I guess it started a few years back when I just wasn’t excited about winter anymore. I remember the younger version of me, the guy that used to watch the winter radar and cheer on the storms that moved east across the Snake River Plain to deliver snow by the feet to my little corner of the world.
This was the guy who happily donned layers of fleece, Neoprene waders, heavy jackets and gloves and hit the river, even when one of those storms was in the forecast. If I wanted to fish, this was the routine. And, I knew, we paid for our glorious eastern Idaho summers with winters that often compared, at least on the thermometer, to more celebrated frigid locales, like Anchorage or Dead Horse.
But I got older. My back hurt after I took a tumble while trying to boulder-hop a small trout stream in my 30s. And then, as years passed, it hurt all the time. And then, three years ago, it all came to a head, and I went under the knife. The daily pain is blessedly gone, but, it turns out, so is the desire to bundle up and laugh into the face of a blizzard and fish anyway. Today, I can feel a storm coming in my fused and screwed back. And, when the snow flies, I hibernate — I tie flies. I might drink more than I should. I just wait it out and improperly treat a sometimes-acute case of seasonal affective disorder.
When I can, though, I travel to places where the snow doesn’t fly so often. Places where I don’t need coats or gloves. Or socks.
I leave my beloved trout at home knowing they’ll be there when I return. In the last 20 years or so, I’ve chased everything from redfish to bonefish. I’ve hooked up with tarpon and jungle perch, sheepshead, Spanish mackerel and permit. A few years back, I put a small skiff on the skinny, black waters of the Okefenokee National Wildlife Refuge and tangled with the unsung bowfin, a native prehistoric ambush predator that fly rodders in the South and along the Eastern Seaboard have largely ignored.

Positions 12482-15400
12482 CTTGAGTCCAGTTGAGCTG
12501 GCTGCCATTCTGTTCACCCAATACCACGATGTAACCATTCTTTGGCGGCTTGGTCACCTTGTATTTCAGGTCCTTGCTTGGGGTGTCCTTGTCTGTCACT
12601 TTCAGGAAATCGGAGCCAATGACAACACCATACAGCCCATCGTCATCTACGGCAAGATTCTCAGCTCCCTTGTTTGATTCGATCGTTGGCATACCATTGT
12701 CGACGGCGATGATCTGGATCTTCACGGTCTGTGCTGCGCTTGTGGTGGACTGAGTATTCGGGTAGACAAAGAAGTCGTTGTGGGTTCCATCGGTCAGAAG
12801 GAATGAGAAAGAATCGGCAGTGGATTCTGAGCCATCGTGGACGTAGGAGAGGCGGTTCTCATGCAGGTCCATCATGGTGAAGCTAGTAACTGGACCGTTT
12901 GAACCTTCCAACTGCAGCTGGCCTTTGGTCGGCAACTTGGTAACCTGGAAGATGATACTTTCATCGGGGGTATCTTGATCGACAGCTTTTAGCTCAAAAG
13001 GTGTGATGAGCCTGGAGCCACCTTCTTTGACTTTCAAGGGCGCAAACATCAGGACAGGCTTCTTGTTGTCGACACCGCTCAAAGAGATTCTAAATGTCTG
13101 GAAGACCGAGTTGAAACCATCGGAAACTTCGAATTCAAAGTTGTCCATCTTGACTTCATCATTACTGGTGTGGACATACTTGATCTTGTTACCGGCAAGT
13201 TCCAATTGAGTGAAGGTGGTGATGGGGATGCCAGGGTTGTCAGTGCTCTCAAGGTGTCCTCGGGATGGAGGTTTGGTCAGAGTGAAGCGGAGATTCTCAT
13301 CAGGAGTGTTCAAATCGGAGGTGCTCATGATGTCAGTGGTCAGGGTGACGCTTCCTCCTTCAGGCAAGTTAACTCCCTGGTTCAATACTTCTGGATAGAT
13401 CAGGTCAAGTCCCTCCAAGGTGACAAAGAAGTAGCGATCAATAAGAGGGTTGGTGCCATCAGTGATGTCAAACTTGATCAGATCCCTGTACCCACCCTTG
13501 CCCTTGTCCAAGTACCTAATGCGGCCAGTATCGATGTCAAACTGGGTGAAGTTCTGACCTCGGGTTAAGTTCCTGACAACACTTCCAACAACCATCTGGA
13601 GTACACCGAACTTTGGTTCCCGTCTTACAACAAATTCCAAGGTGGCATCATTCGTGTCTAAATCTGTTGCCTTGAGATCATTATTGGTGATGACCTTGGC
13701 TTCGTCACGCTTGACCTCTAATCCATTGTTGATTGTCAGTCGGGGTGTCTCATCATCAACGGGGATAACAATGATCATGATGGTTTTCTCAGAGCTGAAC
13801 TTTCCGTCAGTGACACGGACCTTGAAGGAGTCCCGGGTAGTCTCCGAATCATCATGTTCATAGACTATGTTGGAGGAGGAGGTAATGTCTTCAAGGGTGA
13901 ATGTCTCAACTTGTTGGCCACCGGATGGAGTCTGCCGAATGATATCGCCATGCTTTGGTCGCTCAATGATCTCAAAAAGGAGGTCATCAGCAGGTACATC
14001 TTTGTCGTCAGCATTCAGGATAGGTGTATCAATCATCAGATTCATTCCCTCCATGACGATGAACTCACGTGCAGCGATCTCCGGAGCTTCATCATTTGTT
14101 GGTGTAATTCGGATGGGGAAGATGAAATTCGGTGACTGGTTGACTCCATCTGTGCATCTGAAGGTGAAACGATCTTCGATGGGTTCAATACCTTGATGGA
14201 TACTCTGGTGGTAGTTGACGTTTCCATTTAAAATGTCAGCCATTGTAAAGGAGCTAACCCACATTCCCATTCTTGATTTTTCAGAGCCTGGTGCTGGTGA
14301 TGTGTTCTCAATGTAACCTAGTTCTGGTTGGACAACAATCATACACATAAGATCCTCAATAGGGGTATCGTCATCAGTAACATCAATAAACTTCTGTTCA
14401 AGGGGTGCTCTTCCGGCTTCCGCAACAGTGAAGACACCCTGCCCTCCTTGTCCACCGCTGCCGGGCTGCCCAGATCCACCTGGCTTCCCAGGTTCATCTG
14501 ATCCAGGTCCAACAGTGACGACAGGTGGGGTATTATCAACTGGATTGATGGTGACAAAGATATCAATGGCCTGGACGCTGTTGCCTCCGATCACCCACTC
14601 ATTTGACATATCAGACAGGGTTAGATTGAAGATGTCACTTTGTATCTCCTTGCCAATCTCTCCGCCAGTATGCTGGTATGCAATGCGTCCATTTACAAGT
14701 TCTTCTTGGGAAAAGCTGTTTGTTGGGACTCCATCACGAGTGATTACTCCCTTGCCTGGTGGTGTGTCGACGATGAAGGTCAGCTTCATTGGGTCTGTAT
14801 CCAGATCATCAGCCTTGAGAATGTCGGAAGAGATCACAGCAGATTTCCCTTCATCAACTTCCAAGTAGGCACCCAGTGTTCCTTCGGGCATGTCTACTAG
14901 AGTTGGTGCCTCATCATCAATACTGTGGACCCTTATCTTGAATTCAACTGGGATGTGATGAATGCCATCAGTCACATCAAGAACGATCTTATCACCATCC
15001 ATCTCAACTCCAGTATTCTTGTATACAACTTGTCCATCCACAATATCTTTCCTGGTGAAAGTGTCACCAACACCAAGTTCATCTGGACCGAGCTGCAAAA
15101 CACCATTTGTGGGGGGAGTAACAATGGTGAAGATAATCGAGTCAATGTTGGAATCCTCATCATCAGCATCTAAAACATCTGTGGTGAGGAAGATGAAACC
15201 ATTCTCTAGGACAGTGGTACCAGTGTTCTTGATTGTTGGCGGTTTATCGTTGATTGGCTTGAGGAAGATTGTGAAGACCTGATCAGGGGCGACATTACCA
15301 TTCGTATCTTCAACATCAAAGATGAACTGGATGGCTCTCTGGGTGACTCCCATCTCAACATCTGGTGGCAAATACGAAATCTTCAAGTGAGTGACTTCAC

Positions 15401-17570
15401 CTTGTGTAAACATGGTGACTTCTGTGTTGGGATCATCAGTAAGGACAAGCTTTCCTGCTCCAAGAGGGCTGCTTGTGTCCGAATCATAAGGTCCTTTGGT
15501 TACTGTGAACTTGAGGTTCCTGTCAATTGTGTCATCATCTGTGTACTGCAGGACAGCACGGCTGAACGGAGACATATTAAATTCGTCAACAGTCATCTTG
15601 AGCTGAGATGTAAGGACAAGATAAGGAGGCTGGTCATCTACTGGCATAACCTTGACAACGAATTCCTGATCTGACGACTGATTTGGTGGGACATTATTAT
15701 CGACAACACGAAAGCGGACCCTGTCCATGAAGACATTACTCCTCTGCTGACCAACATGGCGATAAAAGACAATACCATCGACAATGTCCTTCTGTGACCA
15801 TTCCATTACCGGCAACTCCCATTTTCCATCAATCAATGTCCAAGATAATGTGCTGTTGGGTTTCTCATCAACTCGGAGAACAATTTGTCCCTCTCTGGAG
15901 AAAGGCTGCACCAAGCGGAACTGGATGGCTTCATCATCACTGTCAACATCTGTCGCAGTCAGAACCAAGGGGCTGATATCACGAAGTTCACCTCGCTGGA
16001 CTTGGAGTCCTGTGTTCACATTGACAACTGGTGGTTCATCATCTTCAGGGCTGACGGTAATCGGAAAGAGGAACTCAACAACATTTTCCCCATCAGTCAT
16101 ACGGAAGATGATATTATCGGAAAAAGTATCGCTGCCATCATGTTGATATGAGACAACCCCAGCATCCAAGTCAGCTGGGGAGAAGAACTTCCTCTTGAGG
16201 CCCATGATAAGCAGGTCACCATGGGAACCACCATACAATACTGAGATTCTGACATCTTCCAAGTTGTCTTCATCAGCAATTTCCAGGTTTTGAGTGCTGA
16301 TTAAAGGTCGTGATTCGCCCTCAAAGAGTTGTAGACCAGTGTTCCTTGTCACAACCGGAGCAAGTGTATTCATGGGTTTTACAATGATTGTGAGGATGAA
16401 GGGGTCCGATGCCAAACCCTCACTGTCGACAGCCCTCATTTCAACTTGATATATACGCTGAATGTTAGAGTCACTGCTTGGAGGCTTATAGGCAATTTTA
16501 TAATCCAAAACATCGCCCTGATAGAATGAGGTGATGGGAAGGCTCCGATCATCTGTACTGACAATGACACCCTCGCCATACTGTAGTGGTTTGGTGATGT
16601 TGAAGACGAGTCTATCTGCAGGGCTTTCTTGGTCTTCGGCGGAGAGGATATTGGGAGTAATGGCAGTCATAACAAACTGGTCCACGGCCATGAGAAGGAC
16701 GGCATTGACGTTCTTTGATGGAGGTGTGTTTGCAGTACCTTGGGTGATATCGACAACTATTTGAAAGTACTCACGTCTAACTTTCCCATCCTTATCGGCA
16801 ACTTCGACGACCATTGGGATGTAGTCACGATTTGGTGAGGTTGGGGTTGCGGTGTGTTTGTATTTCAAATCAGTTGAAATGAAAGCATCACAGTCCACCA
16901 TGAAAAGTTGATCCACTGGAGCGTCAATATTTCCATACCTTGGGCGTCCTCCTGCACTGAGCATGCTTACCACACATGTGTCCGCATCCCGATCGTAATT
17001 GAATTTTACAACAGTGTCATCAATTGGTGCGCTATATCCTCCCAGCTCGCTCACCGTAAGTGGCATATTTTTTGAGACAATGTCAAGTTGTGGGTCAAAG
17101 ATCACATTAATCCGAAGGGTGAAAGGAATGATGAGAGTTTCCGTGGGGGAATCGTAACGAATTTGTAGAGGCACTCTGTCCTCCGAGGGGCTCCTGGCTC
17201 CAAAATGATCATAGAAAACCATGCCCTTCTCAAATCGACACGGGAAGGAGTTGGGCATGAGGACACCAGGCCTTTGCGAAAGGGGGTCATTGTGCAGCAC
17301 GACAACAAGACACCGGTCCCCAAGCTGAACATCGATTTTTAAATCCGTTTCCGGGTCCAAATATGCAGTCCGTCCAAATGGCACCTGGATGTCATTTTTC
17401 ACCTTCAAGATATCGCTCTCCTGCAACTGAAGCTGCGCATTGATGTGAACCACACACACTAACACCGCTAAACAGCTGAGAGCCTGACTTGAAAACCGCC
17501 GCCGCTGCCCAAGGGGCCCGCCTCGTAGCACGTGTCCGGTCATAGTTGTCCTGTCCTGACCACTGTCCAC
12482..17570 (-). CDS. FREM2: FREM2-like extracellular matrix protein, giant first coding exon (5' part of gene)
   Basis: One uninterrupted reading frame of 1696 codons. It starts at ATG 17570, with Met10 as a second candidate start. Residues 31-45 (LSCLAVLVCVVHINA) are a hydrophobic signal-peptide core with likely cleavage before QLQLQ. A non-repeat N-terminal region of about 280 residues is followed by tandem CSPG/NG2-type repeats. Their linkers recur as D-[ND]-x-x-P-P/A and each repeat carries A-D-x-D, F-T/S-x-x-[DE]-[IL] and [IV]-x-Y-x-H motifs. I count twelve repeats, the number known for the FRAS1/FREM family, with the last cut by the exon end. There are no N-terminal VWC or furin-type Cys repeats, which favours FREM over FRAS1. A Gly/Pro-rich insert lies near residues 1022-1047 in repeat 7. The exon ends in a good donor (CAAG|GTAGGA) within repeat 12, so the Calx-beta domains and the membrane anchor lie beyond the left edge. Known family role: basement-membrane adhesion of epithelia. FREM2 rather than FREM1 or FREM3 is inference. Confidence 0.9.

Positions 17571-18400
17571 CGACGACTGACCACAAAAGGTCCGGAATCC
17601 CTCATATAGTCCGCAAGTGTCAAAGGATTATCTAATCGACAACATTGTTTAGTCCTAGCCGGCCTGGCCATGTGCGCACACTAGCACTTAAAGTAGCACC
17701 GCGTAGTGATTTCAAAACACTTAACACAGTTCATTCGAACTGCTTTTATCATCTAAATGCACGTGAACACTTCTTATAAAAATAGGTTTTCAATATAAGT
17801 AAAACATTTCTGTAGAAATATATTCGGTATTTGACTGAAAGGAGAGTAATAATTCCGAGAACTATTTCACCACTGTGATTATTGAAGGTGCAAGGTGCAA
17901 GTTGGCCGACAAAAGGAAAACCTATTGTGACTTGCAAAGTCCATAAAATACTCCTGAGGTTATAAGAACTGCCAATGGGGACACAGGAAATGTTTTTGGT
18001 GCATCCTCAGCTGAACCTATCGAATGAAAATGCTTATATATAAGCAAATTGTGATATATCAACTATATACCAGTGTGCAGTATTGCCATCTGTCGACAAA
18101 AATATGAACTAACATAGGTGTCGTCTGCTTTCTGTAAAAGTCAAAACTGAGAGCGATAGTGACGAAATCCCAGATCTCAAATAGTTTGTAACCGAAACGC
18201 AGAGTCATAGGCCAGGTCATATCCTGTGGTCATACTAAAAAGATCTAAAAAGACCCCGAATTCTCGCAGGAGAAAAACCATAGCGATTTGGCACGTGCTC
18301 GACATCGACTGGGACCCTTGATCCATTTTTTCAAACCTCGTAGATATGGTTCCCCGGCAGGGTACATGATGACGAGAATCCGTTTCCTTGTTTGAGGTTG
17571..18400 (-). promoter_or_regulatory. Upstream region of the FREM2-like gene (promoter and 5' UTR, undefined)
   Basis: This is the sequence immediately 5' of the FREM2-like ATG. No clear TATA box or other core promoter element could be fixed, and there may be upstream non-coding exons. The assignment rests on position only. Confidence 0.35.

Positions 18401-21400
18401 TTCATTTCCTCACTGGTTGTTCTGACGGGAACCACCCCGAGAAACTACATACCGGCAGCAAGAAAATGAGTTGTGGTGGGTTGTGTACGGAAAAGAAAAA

The bowfin, as it turns out, was my motivation to seek out somewhere else to spend the winter. I wouldn’t go so far as to say this particular fish — a swamp creature that’s likely so undervalued by anglers because folks haven’t figured out a palatable use for it — is my angling muse. That’s an overstatement. Rather, it was the wakeup call one late March morning as I motored quietly among the cypress and the moss and the alligators.
There I was, in a truly wild place, casting gaudy, bright yellow streamers to big fish that just crushed the hell out of my flies. At home, it was snowing. And it would snow again, off and on, for the next six weeks or so. I relished the slight sunburn I got on the swamp that week in south Georgia and north Florida. I showed off my flip flop tan lines to my friends when I got home.
And I wanted more. Not just a week here or a week there. I wanted to find a place where I didn’t have to sprinkle ice melt on the sidewalk just to make it to the truck. I wanted to be someplace, even semi-permanent, where being outside in the winter wasn’t synonymous with my nostrils freezing shut.
And, as of now, I’m a north Florida land baron. I own four acres of wooded, high-and-dry rural land with ample public access to three blackwater rivers and more than two dozen natural springs that feed the rivers in the Suwannee basin. In time, I’ll have a house and some room to roam when the snow flies in Idaho. I’ll be able to fish without socks in months that have Rs in them. I’ll be able to go outside. And, while it wasn’t easy, it was doable.